The Use of Inhaled Corticosteroids in the Treatment of Asthma is Children in the Emergency RoomLast updated on July 2021
- Recruitment Status
- Estimated Enrollment
- Status Asthmaticus
- Phase 2Phase 3
- Allocation: RandomizedIntervention Model: Parallel AssignmentMasking: Triple (Participant, Care Provider, Investigator)Primary Purpose: Treatment
- Between 2 years and 12 years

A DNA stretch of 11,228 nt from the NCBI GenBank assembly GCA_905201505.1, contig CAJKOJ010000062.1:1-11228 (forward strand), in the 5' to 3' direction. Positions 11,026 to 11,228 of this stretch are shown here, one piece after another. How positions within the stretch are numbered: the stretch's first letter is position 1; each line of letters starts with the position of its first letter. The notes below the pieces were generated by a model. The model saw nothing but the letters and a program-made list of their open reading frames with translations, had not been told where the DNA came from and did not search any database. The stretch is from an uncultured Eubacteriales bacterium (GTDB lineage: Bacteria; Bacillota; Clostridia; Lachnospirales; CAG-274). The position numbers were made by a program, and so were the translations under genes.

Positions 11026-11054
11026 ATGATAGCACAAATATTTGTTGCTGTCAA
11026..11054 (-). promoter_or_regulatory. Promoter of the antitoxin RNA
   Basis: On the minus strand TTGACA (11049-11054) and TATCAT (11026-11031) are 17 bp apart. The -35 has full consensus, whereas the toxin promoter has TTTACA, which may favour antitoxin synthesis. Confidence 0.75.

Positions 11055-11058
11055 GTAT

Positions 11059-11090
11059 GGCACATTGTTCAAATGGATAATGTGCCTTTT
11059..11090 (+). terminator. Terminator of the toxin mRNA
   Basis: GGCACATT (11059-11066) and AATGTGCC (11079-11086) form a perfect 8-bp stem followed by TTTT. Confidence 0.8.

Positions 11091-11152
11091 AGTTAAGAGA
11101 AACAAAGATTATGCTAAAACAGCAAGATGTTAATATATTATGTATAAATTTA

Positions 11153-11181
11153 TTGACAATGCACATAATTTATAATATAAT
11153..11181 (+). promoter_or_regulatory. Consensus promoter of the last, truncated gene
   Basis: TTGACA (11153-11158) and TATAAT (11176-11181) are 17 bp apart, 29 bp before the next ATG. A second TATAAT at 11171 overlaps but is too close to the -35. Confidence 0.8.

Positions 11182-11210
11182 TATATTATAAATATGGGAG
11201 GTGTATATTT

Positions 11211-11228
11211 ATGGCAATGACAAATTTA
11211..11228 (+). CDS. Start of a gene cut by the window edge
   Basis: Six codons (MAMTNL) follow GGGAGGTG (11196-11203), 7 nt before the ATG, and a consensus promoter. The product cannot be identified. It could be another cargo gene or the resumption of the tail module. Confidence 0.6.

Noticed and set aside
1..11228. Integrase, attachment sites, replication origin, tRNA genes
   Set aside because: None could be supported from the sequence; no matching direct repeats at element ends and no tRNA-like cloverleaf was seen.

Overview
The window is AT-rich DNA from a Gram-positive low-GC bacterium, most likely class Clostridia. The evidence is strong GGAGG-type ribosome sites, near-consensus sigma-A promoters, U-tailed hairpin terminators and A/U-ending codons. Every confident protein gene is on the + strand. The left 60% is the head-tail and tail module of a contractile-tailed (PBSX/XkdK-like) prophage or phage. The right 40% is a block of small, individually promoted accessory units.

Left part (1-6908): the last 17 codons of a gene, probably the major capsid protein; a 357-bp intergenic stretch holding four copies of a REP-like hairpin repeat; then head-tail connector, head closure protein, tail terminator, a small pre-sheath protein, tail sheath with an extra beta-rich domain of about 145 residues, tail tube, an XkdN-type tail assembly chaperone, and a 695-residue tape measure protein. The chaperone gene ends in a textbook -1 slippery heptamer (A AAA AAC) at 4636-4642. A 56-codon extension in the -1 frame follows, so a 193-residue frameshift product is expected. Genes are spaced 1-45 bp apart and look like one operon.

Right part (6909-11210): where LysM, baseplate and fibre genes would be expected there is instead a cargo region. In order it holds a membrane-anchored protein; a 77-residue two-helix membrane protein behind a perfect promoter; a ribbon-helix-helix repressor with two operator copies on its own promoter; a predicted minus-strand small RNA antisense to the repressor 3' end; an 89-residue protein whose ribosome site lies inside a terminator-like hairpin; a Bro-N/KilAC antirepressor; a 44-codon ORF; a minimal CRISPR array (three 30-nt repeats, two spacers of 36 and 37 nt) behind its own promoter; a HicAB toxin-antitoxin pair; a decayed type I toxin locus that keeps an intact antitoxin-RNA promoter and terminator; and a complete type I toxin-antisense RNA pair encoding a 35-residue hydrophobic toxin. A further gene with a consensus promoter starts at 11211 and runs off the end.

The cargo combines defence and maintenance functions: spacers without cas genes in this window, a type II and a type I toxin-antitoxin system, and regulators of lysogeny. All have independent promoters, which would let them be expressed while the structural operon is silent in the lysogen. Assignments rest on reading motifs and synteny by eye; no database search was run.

- Both males and females
Asthma is the most common chronic disease of childhood and the most common cause of admission of children to the hospital. Children in Saudi Arabia have a relatively high prevalence of asthma compared to many other countries for reasons that are not clear. The prevalence has increased during the pas...